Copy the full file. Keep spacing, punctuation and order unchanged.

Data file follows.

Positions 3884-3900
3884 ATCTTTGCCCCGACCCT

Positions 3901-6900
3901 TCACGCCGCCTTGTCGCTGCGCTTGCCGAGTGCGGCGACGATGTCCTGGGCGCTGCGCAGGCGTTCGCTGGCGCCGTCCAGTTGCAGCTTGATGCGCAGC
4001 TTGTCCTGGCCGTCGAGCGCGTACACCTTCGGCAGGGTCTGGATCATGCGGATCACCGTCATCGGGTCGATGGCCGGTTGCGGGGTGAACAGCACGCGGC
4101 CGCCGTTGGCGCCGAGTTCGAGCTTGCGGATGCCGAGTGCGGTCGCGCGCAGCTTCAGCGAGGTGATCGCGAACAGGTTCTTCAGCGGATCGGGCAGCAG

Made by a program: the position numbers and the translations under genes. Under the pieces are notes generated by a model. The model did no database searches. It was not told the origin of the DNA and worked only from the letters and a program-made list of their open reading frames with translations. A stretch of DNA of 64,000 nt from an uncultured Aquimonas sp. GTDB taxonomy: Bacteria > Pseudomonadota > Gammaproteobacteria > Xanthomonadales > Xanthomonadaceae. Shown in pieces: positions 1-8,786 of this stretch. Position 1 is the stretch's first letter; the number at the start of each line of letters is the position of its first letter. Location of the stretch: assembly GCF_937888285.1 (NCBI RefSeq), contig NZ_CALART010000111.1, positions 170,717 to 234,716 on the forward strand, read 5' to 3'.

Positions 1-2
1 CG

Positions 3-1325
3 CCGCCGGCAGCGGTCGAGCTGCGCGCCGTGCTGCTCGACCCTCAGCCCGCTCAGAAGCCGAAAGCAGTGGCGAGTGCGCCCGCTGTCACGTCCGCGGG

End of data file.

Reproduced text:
Positions 3884-3900
3884 ATCTTTGCCCCGACCCT

Positions 3901-6900
3901 TCACGCCGCCTTGTCGCTGCGCTTGCCGAGTGCGGCGACGATGTCCTGGGCGCTGCGCAGGCGTTCGCTGGCGCCGTCCAGTTGCAGCTTGATGCGCAGC
4001 TTGTCCTGGCCGTCGAGCGCGTACACCTTCGGCAGGGTCTGGATCATGCGGATCACCGTCATCGGGTCGATGGCCGGTTGCGGGGTGAACAGCACGCGGC
4101 CGCCGTTGGCGCCGAGTTCGAGCTTGCGGATGCCGAGTGCGGTCGCGCGCAGCTTCAGCGAGGTGATCGCGAACAGGTTCTTCAGCGGATCGGGCAGCAG

Made by a program: the position numbers and the translations under genes. Under the pieces are notes generated by a model. The model did no database searches. It was not told the origin of the DNA and worked only from the letters and a program-made list of their open reading frames with translations. A stretch of DNA of 64,000 nt from an uncultured Aquimonas sp. GTDB taxonomy: Bacteria > Pseudomonadota > Gammaproteobacteria > Xanthomonadales > Xanthomonadaceae. Shown in pieces: positions 1-8,786 of this stretch. Position 1 is the stretch's first letter; the number at the start of each line of letters is the position of its first letter. Location of the stretch: assembly GCF_937888285.1 (NCBI RefSeq), contig NZ_CALART010000111.1, positions 170,717 to 234,716 on the forward strand, read 5' to 3'.

Positions 1-2
1 CG

Positions 3-1325
3 CCGCCGGCAGCGGTCGAGCTGCGCGCCGTGCTGCTCGACCCTCAGCCCGCTCAGAAGCCGAAAGCAGTGGCGAGTGCGCCCGCTGTCACGTCCGCGGG